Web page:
After losing four categories of production in 2013, Jimmy Rollins disappeared from draft boards around the country. Nobody wanted a piece of his age 35 season when it seemed like his career might be winding down. However, I boldly predicted 40 home runs plus steals (HR+SB) in a rebound season, and Rollins provided the goods. For a player I acquired in most of my leagues for $3 or less, Rollins turned around with $16 of value. According to FantasyPros, he averaged just $4 to acquire.
It was a true rebound for Rollins. He had a shot at a 20/30 season before a hamstring injury sidelined him for most of September. A 78/17/55/28/.243 line offered solid three category value without crippling in RBI or average. He was the fifth most valuable shortstop after being the 16th off the board.
He didn’t really improve in any noteworthy way. His ISO was slightly above career norms at .151, which fueled his power renaissance. Showing some semblance of power is crucial to Rollins’ value proposition for fantasy owners, and it’s there where the greatest concern exists. He managed just a .097 ISO in 2013. Most players his age see their ISO decline – sometimes precipitously.
Throughout his prime, Rollins drew criticism for an aggressive approach at the plate. Rather than a plate discipline issue – he’s always featured above average discipline – the complaint came from his willingness to swing (and make outs) in hitter’s counts. Rollins does appear more willing to take a walk than his past self. It’s a trend that has existed since 2010. He has a high contact hitter with a 5.9 percent swinging strike rate (league average 9.4 percent), but it seems as though working deeper counts did correlate to more walks AND strikeouts.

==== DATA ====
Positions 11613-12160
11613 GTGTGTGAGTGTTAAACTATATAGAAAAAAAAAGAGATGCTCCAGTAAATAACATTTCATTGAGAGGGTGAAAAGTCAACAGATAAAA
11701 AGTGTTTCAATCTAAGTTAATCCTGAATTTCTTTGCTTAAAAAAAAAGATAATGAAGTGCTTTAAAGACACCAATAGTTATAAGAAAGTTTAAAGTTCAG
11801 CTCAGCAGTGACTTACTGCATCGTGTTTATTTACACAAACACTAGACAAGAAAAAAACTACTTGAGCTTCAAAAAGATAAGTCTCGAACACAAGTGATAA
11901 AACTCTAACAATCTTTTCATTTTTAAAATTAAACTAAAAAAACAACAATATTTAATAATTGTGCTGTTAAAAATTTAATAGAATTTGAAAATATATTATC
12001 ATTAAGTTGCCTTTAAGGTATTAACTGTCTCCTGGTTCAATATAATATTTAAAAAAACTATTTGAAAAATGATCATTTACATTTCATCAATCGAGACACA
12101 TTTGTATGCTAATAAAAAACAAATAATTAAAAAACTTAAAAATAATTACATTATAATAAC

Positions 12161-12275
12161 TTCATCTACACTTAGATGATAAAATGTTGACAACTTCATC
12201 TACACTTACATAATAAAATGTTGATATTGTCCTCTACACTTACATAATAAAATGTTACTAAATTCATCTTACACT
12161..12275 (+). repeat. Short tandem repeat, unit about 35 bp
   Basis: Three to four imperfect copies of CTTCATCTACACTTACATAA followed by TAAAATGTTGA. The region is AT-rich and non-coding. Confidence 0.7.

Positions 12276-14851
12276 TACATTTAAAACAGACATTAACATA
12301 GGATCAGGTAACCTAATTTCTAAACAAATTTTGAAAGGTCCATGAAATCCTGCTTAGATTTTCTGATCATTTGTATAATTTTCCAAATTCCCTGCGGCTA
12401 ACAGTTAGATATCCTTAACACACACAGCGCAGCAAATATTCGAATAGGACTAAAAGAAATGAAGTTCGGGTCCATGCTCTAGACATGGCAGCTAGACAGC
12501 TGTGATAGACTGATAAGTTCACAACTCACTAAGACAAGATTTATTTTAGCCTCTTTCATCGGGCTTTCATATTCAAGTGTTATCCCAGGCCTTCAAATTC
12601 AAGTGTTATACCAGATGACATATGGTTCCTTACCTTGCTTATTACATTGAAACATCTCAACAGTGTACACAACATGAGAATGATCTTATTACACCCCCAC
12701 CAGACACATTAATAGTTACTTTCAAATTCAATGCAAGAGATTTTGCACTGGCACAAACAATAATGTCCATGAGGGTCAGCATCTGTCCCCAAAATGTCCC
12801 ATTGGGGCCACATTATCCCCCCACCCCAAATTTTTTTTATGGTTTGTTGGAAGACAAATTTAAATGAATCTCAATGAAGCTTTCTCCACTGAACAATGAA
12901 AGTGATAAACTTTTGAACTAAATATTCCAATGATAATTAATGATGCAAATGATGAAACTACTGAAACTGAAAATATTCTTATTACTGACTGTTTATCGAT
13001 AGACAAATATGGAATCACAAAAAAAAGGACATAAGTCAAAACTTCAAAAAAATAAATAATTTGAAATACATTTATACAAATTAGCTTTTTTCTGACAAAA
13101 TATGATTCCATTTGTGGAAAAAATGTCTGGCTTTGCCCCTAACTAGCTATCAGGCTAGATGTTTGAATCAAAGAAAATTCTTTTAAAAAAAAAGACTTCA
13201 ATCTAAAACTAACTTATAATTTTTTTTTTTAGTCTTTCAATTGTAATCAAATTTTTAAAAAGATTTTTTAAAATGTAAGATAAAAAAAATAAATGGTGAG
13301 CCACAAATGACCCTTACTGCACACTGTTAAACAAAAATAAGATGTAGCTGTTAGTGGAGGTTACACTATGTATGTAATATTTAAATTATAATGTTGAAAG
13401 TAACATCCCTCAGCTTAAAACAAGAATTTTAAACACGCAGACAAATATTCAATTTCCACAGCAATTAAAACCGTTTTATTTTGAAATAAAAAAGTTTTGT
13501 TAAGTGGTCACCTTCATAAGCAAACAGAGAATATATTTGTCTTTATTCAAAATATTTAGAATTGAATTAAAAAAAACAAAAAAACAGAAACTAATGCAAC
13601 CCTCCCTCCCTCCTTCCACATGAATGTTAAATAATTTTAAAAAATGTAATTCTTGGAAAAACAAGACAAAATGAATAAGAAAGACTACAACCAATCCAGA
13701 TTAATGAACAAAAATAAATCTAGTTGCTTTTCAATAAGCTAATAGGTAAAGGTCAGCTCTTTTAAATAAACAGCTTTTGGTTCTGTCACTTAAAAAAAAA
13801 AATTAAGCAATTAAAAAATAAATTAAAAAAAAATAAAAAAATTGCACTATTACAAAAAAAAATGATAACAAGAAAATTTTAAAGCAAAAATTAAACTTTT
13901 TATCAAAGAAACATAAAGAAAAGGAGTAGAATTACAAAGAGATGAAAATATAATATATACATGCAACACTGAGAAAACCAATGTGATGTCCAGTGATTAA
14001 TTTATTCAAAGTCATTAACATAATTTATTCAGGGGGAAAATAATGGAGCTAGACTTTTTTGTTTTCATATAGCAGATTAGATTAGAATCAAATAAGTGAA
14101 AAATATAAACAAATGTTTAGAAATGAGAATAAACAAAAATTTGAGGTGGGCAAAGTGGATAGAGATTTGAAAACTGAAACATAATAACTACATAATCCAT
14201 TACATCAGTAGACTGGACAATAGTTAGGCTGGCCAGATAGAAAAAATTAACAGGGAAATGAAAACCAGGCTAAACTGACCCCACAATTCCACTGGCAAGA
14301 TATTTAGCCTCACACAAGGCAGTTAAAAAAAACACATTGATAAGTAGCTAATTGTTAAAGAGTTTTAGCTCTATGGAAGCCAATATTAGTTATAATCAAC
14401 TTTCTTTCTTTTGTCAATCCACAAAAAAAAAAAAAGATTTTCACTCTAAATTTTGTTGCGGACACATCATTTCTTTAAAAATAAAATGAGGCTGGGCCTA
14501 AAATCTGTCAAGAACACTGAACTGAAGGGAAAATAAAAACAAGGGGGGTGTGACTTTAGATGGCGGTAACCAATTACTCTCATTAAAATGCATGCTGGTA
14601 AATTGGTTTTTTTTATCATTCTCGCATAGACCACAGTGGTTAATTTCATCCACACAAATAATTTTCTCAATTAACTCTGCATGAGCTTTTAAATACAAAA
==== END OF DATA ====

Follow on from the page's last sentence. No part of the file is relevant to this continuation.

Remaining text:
Despite the successful campaign, Rollins comes with plenty of baggage. His acquisition cost should increase more than a couple dollars over last season. It probably will, but it shouldn’t. He’s a low BABIP hitter due to consistent infield fly rates above 10 percent. He should be considered injury prone entering his age 36 season with a demanding position and history of minor leg issues (hamstring, ankle). Moreover, his perch atop the Phillies lineup is in peril. Only a lack of alternatives has kept his career .327 OBP batting in the top three spots.
We could probably stop our analysis there, but it’s customary to dig a little deeper for any tidbit of overlooked information. Here’s what I found via BrooksBaseball.
Notice that Rollins was actually better against breaking balls and offspeed pitches last season. Nor is this purely a one year finding. He’s always hit better against offspeed stuff than fastballs while showing competence against breaking balls. What does this mean in 2015? Possibly nothing. Or we may see teams relying on more and more heaters to attack Rollins. Perhaps he’ll become the anti-Josh Hamilton.
Rollins has a reputation as a spray hitter, but this doesn’t look like what you’d expect. This is his spray chart against right-handed pitchers.
Fortunately for Rollins, his familiarity with the bunt should keep defenses honest. Even if teams begin to shift him more, it should only be a minor adjustment for him to stay on the ball and poke it to the opposite field.
One burning question remains: will Rollins stick around for a few more seasons or did we just experience the final Indian summer of his career? Steamer predicts a 71/13/52/20/.237 line next season, and I see no reason to disagree. That’s what I’ll buy if I target Rollins.
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